On the Platform We Bank

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Sanat Rao

Chief Business Officer and Global Head, Infosys Finacle

Research from the World Economic Forum’s Digital Transformation Initiative indicates that digital B2B platforms could create up to US$ 10 trillion in value for business and society between 2016 and 2025. According to a leading IT research and advisory firm, more than half the companies in the Global 2000 list will experience a third of their digital services interactions via open ecosystems.

If there is any residual doubt that the platform business model is here, and here to stay, the global leaderboard of companies by market capitalization – where the top 5 positions are taken by platform businesses – should dispel it forever.

The trend is also underway in the world of banking and financial services, and is most visible in the spectacular success of technology giants like Alipay and WeChat whose platforms carry 95 percent of Chinese money transfers today, or of Fintech firm, Paytm, which has notched up 250 million customers that it plans to double by 2020. However, the bigger news is that incumbent banks, who are not digital natives, are also plunging into the platform economy in earnest: think of JPMorgan Chase and Capital One collaborating with Amazon to launch checking accounts on the latter’s platform. DBS Bank has gone so far as to envision itself as a part of a platform world order that it has nicknamed “GANDALF” – standing for the GAFA lot along with Netflix, LinkedIn and DBS (as the “D”) – sometime in the future. Most progressive banks around the world, from HSBC to Deutsche to BBVA, have got some platform action going.

In a document produced in collaboration with our Banking Visionary Council, we identified 6 strategies
to enable banks to build a platform business. APIs (Application Programming Interfaces) are at the center of each of these strategies as they render a bank’s various properties – products, services, distribution, applications, operations, data, licenses, compliance, etc. – accessible to authorized third parties such as developers, partners and collaborators. But to attract interest in its published APIs, a bank must first provide the right tools, sandboxes, support documentation and API usage guidelines, all of which contribute to user experience. Now, the bank is ready to pursue any or a combination of the following approaches to create its platform business:

If there is any residual doubt that the platform business model is here, and here to stay, the global leaderboard of companies by market capitalization – where the top 5 positions are taken by platform businesses – should dispel it forever.

1. Embed banking in the customer’s application or form factor of choice

A bank’s relationships with corporate clients is a good starting point for this strategy. Big companies typically exchange large quantities of information with their banks via a cumbersome upload/download process. In the past, a host-to-host connection eased this somewhat, but was unsustainable since it lacked standardization. Now, the API offers a great alternative by enabling banks to expose various services that corporate customers can take as needed. After corporations, Fintech firms make the best prospects, given their appetite for APIs on which they can build new experiences.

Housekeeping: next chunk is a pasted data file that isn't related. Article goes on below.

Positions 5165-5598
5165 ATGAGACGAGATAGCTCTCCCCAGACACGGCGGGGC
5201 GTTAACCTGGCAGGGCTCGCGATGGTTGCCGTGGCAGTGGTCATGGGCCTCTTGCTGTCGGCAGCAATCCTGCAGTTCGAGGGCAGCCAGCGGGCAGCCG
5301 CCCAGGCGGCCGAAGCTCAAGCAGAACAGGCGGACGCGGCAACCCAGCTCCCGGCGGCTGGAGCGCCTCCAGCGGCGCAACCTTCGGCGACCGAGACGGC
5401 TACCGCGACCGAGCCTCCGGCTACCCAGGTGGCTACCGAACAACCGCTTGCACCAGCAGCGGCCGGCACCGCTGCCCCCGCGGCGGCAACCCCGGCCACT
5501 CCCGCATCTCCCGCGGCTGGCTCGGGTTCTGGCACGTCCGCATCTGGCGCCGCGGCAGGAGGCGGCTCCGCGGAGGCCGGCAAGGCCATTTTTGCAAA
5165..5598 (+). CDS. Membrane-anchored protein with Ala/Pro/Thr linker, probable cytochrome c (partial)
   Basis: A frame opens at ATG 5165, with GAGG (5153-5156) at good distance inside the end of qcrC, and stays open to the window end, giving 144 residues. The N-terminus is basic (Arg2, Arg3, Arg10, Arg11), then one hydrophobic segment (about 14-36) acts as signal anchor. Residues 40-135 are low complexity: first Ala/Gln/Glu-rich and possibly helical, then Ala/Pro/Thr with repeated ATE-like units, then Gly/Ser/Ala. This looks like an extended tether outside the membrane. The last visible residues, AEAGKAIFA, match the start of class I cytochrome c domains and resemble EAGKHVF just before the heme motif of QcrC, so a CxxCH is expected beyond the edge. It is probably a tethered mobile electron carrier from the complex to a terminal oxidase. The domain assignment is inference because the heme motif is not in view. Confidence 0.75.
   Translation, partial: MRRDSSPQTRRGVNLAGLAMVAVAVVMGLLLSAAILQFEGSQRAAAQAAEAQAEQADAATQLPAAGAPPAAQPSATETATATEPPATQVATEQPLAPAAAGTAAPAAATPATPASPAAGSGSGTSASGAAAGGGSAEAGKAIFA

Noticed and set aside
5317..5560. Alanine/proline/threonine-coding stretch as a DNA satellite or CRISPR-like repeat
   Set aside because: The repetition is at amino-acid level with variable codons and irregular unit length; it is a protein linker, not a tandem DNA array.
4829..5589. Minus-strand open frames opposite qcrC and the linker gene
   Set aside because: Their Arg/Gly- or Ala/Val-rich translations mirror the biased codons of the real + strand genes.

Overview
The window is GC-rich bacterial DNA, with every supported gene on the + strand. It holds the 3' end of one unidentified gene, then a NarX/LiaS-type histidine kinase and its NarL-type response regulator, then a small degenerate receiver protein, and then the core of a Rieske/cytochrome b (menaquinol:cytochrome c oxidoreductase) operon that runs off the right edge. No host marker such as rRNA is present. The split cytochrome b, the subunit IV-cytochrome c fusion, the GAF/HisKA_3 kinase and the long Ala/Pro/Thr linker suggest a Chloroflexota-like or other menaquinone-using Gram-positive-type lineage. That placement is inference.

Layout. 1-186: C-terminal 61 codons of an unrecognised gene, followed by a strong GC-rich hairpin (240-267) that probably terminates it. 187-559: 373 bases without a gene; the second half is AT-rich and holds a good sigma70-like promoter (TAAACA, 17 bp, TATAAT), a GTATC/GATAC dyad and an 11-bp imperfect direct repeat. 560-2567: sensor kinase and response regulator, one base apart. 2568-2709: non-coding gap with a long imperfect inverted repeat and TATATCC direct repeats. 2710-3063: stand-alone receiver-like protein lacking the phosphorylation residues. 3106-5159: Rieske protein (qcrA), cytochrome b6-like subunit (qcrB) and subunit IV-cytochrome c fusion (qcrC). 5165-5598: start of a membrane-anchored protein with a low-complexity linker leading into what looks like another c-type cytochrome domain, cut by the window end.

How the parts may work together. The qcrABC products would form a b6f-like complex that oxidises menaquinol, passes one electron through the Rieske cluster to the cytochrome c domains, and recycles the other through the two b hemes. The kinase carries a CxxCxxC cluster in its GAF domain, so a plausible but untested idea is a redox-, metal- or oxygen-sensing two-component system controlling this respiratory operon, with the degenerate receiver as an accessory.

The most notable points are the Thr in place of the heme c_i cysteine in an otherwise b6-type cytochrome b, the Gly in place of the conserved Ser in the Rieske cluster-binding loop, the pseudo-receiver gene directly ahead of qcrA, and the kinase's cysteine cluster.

Having identified the customers for their APIs, banks must embed their services in their (customers’) applications, form factors and business processes to enable them to provide value to their end customers. A popular mechanism is to build an API store, or alternatively, a development center, to expose APIs to those who want them. BBVA and Citibank figure among a long list of banks with API stores or developer portals.

2. Participate in an ecosystem

A bank would probably also want to join other ecosystems to expand its reach. Sometimes, this decision is forced by open banking regulations, as is the case with the Payment Services Directive 2 in Europe, Open Banking in the United Kingdom, or the Unified Payments Interface initiative in India. If the bank were only guided by strategic considerations, it would likely seek to join the giant payment ecosystems of Apple, Google or Amazon.

3. Curate an ecosystem

Large banks, or those deeply committed to the platform idea, may want to curate an ecosystem to gain both momentum and a community of producers and consumers who will benefit from the business. We can see quite a few examples of banks with such initiatives. There is the HSBC Connections Hub, a network where the Bank’s business customers gather to buy and sell to other HSBC customers around the world, or simply to connect with peers. A couple of years ago, Deutsche Bank built a digital platform or “UnternehmerPortal” for SME customers where they could access benchmarking, business intelligence, credit monitoring and trade information tools.